There is only so much you can do when it’s hot. You can be Tony Stark naked and still be sweating like Bruce Banner in an elevator.

Make it cold, though, and you can pile on hoodies and blankets and a fireplace and a cup of grandma’s sweet-and-condensed-milk-hot-cocoa. And a book.

Here’s the thing about the beach. It can occasionally be too draining and too sandy and too bright to read.

Do you understand? TOO BRIGHT TO READ. Why would anyone VOLUNTARALY choose a place that makes it DIFFICULT TO READ A BOOK?

Okay, okay, so I know reading at the beach is a thing, and maybe I’ve just never learned the proper technique, because it doesn’t quite work out for me. My family loves the beach, so I’ve learned to cope by staking myself out under the umbrella, next to the Coke, draping towels over my shoulders and lap, and bringing a book. But by the time I’ve been in the sun and sand long enough to walk from the car to the umbrella and get myself settled, I already feel too drained and shriveled to focus on words on a page. And then I have to get in the water with my brothers for at least a little while, because even I can’t go to the beach and not get in the ocean, and then I’m wet and even MORE drained and shriveled.

Okay so even I have a good time at the beach, but like a cleaning at the dentist, I prefer only occasional and short appointments. When I think relaxing, give me a cabin with the softest couch and the largest fireplace and so much snow outside nobody can get in or out. Give me a large television and strong wifi connection and a library to rival the Beast’s. Give me a hoodie, a book, and no bedtime.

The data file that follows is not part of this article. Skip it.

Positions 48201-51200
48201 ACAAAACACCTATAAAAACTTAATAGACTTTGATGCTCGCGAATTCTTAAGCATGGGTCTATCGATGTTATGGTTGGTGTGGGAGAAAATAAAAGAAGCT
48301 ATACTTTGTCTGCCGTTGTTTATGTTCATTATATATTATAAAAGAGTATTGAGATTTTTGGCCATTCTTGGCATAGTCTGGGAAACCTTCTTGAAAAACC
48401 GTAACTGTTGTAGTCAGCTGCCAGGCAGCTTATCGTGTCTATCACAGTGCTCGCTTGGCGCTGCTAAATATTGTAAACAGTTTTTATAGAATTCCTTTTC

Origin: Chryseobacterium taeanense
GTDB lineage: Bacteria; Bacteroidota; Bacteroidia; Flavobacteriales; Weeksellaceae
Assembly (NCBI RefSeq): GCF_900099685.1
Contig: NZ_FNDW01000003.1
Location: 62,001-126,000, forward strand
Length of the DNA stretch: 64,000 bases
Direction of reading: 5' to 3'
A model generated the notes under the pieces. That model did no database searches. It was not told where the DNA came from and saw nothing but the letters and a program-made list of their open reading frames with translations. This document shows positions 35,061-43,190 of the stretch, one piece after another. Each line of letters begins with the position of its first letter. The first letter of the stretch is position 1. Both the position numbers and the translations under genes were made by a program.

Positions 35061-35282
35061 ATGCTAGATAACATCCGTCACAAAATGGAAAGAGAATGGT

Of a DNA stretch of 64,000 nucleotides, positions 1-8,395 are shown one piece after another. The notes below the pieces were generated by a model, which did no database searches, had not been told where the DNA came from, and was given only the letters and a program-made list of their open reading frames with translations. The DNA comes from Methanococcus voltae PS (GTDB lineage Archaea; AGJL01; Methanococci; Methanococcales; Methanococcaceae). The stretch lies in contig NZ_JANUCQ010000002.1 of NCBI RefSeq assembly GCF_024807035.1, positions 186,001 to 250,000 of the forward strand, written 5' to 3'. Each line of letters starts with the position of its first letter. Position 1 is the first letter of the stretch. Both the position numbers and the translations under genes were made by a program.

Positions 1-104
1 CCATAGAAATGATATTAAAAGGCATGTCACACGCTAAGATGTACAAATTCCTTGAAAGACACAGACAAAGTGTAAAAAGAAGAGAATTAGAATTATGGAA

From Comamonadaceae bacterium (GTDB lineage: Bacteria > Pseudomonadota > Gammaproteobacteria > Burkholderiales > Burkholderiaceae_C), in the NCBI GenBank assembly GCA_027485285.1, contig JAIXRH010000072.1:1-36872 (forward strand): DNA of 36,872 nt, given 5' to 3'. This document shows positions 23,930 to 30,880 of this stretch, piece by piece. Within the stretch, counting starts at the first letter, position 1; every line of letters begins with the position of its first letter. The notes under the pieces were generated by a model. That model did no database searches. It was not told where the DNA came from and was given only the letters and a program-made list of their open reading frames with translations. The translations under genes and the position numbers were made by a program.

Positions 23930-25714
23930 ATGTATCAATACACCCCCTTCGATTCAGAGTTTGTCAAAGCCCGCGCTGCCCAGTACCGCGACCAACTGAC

That, I get.

Are you a beach person or a snow person?

Sarah Allen

For more frequent updates, writing tips, and funnies, follow on FacebookTwitterGoogle+
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Monday, November 10, 2014

How Small Projects Can Get You Through The Dry Spells

I am incredibly honored today to be posting at C.S. Lakin's wonderfully inspiring blog for writers, Live, Write, Thrive. I am over there giving some ideas about smaller projects and how they can be especially beneficial during the times when our big novel projects aren't quite cooperating. Check it out and be sure to comment!

We will be back to our regularly scheduled writing advice/blog spotlights/submission opportunities next Monday.

Thursday, November 6, 2014

Teaching Myself To Draw

Ok, so I'm not really drawing. I feel like that's probably too lofty of a term for my doodling. But as someone who wants to write in basically every format--definitely including picture books, comics, and perhaps even graphic novels--I feel like some basic illustrating/cartooning skills would be a good idea. This is not a natural area for me, but I want to expand my range, so I'm giving it a shot. I figure why not? So I'm putting myself on a practice regimen.

I love the childlike quality, humor, and story in every drawing from Ally Brosch. I love the spot on humor in both the language and comics from cartoonists like Gary Larson and Jim Unger. Obviously I will never be even close to the realm of these folks, but if I can have fun playing with that kind of thing and a few other people enjoy it too, I will consider my goal accomplished. I want to tell stories in every way possible, and make people smile and laugh.

So I'm working at it.

Don't worry. I won't be subjecting you to all my practice scratchings. I simply wanted to prove to myself that I am really doing this, and really putting it out there. We'll see how this turns out.

Are you working on any indirectly-but-still-writing-related projects?

Sarah Allen

For more updates, writing tips, and funnies, sign up for the monthly newsletter and get a free copy of 50 Marketing and Networking Tips for Writers!

For more frequent updates, writing tips, and funnies, follow on FacebookTwitterGoogle+
YouTubePinterestTumblrGoodReads, and/or Instagram.